Today, May corn futures lost 5 3/4, to finish at $3.76, but they did gain 7 3/4 for the week. December corn futures were down 2 1/4 today, ending at $3.81 1/2, gaining 4 1/2 this week.
May soybean futures ended at $8.91 1/4, down 5 3/4 today and losing 1 1/2 since last Friday. November soybeans were off 3, at $9.05 1/2, losing 2 3/4 for the week.
The main driver this week continues to be uncertain. But, mostly uncertainty about the effects of Covid-19 and how much more it will spread. While no one has the answers to any of the questions about this virus, most traders have taken a “risk-off” approach, whether that is equities or commodities. We will need to start seeing some concrete evidence of the disease slowing before traders are comfortable with jumping back into their respective markets in a big way.
Some of the items positively impacting corn this week are:
- Corn export inspections for last week showed 35.3 million bushels, right in the middle of expectations, and very close to the previous week's number of 35.9 million. We still need to increase the pace in order to hit the USDA yearly number, and there is starting to be some hope that we’ll see China begin to import some corn, even though there are no confirmed sales to this point.
- The weekly EIA report for last week showed ethanol production increased to a little more than 317 million gallons. This is the 3rd highest weekly total this crop year. So far this year, ethanol production is up more than 5% and continues to be on pace to hit the USDA’s yearly estimate.
- The U.S. Dollar has been under a lot of pressure lately and hit a 7 week low on Thursday.
Some of the negative impacts are:
- We continue to lag the pace we’ll need to get to the USDA’s projection on corn exports. Cumulative exports are 556 million bushels, but that is 45% less than last year at this time, while the USDA is forecasting a 16% decline. We need to start averaging closer to 40 million bushels per week, vs. the 32.3 million we averaged from this point forward last year.
- The relatively low price of crude oil. While it’s a good thing whenever we fill our vehicles, it makes it harder for ethanol plants to be economical to operate. OPEC continues to try to cut production, but they are not getting the buy-in they need from Russia. The latest news on Thursday showed that OPEC members had agreed to a 1.5 million barrel per day cut, with 1 million of that coming from OPEC members and the other 1/2 million to come from non-OPEC nations. So far, there is no agreement with these Non-OPEC countries, mainly Russia. Meanwhile, demand for crude continues to fall due to Covid-19.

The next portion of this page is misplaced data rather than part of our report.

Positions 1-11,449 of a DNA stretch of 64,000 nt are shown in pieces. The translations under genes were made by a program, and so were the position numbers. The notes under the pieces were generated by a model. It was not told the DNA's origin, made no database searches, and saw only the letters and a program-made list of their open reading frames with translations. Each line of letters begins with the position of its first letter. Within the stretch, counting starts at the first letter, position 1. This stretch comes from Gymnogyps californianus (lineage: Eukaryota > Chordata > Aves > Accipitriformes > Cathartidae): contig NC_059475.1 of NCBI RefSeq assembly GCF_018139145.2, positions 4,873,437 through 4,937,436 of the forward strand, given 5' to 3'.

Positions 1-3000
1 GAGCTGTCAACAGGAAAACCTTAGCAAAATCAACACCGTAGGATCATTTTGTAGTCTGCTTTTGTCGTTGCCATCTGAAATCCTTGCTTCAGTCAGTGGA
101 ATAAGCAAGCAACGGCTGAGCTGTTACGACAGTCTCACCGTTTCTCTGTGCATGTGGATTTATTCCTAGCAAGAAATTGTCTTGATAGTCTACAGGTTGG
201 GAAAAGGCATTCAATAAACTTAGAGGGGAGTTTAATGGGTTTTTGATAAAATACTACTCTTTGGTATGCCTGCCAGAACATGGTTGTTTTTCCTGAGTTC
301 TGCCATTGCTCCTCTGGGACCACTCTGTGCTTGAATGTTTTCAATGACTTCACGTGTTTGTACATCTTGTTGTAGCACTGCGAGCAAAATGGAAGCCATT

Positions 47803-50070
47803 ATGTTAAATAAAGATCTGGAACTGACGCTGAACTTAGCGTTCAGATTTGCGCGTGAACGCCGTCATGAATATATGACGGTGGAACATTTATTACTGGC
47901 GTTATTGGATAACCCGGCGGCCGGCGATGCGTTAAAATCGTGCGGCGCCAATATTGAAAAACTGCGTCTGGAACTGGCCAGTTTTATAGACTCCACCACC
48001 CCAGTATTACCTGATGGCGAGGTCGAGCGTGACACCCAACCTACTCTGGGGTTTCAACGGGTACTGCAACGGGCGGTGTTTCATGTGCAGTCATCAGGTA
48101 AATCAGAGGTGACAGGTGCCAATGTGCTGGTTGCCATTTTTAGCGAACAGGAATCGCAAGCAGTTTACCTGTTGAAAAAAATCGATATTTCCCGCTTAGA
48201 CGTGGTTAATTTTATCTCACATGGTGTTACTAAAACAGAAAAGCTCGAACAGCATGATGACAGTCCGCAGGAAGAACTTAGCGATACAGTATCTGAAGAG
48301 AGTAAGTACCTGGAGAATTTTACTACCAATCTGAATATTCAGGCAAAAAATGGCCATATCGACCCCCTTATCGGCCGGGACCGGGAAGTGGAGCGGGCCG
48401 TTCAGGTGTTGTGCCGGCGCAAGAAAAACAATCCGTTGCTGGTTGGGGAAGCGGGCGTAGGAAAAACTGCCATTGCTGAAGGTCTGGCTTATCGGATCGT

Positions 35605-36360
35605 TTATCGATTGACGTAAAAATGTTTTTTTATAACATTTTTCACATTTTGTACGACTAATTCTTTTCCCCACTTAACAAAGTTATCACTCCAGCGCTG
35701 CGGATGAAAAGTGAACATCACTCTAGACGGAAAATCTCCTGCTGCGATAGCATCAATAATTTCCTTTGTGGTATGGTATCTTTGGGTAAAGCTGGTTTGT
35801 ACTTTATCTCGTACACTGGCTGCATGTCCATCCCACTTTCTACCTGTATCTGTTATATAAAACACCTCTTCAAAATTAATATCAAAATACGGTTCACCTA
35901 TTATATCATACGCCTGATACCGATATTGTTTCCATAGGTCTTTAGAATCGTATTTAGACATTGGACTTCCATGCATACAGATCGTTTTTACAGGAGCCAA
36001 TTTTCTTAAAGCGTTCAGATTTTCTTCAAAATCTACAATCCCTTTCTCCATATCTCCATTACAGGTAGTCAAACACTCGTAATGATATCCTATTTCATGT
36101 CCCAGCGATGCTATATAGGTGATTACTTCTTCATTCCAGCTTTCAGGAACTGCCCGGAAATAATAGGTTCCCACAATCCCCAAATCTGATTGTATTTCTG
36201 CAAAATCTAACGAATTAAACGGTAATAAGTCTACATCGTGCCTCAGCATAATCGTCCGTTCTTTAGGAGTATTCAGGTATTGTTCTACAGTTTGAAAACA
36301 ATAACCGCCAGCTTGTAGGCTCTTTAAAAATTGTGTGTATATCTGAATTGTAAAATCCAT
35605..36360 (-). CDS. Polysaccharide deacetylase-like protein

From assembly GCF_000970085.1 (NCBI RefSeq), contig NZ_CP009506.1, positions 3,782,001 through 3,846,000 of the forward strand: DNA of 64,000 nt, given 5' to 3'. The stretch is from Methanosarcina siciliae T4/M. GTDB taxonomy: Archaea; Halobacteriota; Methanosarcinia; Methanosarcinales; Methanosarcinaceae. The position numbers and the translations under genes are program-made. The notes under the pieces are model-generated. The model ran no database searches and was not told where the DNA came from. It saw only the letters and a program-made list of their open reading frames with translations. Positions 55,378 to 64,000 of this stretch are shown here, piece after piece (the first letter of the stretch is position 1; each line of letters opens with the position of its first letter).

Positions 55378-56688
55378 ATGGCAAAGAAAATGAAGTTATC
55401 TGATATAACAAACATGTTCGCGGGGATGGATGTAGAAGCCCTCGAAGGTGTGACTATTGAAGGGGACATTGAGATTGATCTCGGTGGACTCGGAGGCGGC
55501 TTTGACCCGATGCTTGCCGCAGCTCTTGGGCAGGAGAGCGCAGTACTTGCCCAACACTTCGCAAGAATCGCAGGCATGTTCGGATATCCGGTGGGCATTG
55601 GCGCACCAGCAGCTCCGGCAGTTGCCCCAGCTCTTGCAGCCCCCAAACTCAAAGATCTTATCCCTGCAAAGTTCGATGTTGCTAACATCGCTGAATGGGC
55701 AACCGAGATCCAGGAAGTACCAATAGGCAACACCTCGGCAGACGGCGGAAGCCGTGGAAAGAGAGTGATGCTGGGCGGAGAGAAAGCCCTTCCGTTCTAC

For soybeans, here are some positively impacts:
- Soybean export inspections showed 24.6 million bushels exported last week, which was within market expectations. Cumulative exports of 1.086 billion bushels, continue to run more than 13% of last year. We’ll need to average a little more than 25 million per week to hit the USDA estimate. Last year, we averaged almost 28 million from this time to the end of the marketing year.
- The Chinese government has granted tariff exemptions for U.S. Soybean imports. These exemptions last for 12 months and can be applied for by any Chinese soy crusher. There used to be a quota, but it appears that there are none this year. So, that could increase the use of U.S. soybeans
Negative factors include:
- Argentina’s soybean crop is now forecast to hit 54.1 million mt., according to the USDA attaché. This is up from 53 million in their December estimate.
- The Brazilian REAL continues to weaken relative to the U.S. Dollar. Earlier this week, we heard that even with the drop in value on the board, the extremely weak REAL is making it feel like the Brazilian farmer is selling $14 soybeans. And, they are selling in a BIG way. They are also pricing next year’s crop, with some estimates showing a 25-35% margin for growing soybeans in Brazil.
- USDA will issue a WASDE report on Tuesday the 10th. This is normally viewed as a “minor” report.
- The next “major” report will be on March 31st when we see the “prospective planting” report as well as the “quarterly stocks” report.
- Daylight Savings Time starts this weekend. Be sure to set your clocks ahead one hour before Sunday morning.
- On Monday, March 9th, Matt Carstens will begin his tenure as the new CEO for Landus Cooperative.
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